I would carry your analogy of the "good of the company" to another level, Peter. In the everyday working world of the private enterprise, there is general motivation among employees to get the job done because, well, the company wants it done, yes, but for me there is (probably) food to be bought, a mortgage to be paid, and kids to take care of. Herein lies the problem in education: my employees (students in my classroom) may very well lack the motivation to do well on the Big Test because in what way does it hurt their bottom line do not perform up to expectations? Sure we can hold their feet to the fire over grades and try to motivate them that way, but...yeah, that's about it. In the business world, Johnny wants a paycheck. In school, Johnny might could care less, especially in schools where some modicum of job protections might be the only thing to entice some capable, willing teachers to try in the first place with Johnny.

    I've also come to use your line from a previous post Peter about tenure and those that wish to destroy it: perhaps we need to ask ourselves not why teachers have tenure, but why members of the general populace don't. (Feel free to correct my paraphrasing). I think it says a lot about human nature sometimes when we want to take something from others that have earned it when we don't have it ourselves. Perhaps I'm very different from most people, but I tend not to want to "take away" what other lines of work have that I don't. I don't envy most professionals ability to leave their jobs for lunch for example, nor am I jealous of OT that can be gained in other professions when I can easily put in 50-55 hours a week without extra compensation.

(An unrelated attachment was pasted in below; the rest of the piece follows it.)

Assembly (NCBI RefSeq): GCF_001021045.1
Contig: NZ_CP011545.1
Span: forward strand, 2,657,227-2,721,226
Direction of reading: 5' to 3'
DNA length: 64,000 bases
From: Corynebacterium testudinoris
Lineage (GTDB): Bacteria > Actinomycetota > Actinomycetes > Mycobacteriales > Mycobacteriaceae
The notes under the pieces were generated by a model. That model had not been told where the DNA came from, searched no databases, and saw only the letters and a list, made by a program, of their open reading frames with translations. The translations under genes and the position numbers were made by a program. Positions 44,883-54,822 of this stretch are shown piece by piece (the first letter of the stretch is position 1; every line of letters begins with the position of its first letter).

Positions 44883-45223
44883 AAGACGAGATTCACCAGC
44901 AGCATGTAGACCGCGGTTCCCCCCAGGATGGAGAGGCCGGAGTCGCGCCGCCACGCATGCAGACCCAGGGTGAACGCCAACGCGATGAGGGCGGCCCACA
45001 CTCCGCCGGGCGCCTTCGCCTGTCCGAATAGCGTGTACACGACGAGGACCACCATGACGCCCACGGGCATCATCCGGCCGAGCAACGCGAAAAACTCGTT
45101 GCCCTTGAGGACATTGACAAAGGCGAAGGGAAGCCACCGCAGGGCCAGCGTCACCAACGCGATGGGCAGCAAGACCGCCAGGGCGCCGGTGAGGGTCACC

Finally, since those that want to destroy tenure like to break out the straw men of rubber rooms and the like, let me use an example myself. You alluded to many of these examples in this post, Peter. A teacher that I knew who was a dedicated, well-respected teacher who did her job well came down on the wrong end of a school board member and his wife when she refused to let their daughter start on the softball team at school. Mind you, the wife of this member already had a reputation as a "vile, hateful woman" (that came, by the way, from the mouth of the associate superintendent to my ears...not heard through the grapevine) who made it her god-given mission to destroy this teacher's career. Again, this was in no way related to her actual job performance...and because of that, her job was never in danger because, hey, you shouldn't be able to fire someone because of that! Please tell me, in a system where we become at-will employees and serve the whim of many masters, where that wonderful teacher keeps her job?

  5. I really wonder why it took a major setback in the courts for someone to articulate this. Is it the fear of offending some of the many interests they serve that makes teachers hold their tongue? Somehow, we must shout this from the rooftops until it is recognized as the truth.

  6. So what's the solution to removing tenured teachers who are poor performers, don't care and are riding out their tenure to retirement?

    1. Document their deficiencies and fire them. School districts do it all the time. All. the. Time. The myth that tenured teachers are unfireable is just that-- a myth. My own tiny little rural district has gotten rid of teachers several times over the years I've taught there.